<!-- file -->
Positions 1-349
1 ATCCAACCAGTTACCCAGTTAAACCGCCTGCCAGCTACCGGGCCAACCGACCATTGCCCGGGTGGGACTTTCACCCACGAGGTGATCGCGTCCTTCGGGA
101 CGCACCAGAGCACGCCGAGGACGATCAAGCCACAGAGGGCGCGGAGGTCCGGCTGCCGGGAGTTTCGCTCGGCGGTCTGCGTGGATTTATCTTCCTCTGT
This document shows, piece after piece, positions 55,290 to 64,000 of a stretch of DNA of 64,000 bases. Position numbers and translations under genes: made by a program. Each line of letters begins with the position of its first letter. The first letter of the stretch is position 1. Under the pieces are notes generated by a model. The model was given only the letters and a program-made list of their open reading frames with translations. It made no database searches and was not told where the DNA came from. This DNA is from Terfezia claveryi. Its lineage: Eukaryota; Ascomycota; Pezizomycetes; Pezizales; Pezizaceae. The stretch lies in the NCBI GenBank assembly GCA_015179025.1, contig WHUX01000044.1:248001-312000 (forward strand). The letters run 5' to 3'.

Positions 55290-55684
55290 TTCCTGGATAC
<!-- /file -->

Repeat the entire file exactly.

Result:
Positions 1-349
1 ATCCAACCAGTTACCCAGTTAAACCGCCTGCCAGCTACCGGGCCAACCGACCATTGCCCGGGTGGGACTTTCACCCACGAGGTGATCGCGTCCTTCGGGA
101 CGCACCAGAGCACGCCGAGGACGATCAAGCCACAGAGGGCGCGGAGGTCCGGCTGCCGGGAGTTTCGCTCGGCGGTCTGCGTGGATTTATCTTCCTCTGT
This document shows, piece after piece, positions 55,290 to 64,000 of a stretch of DNA of 64,000 bases. Position numbers and translations under genes: made by a program. Each line of letters begins with the position of its first letter. The first letter of the stretch is position 1. Under the pieces are notes generated by a model. The model was given only the letters and a program-made list of their open reading frames with translations. It made no database searches and was not told where the DNA came from. This DNA is from Terfezia claveryi. Its lineage: Eukaryota; Ascomycota; Pezizomycetes; Pezizales; Pezizaceae. The stretch lies in the NCBI GenBank assembly GCA_015179025.1, contig WHUX01000044.1:248001-312000 (forward strand). The letters run 5' to 3'.

Positions 55290-55684
55290 TTCCTGGATAC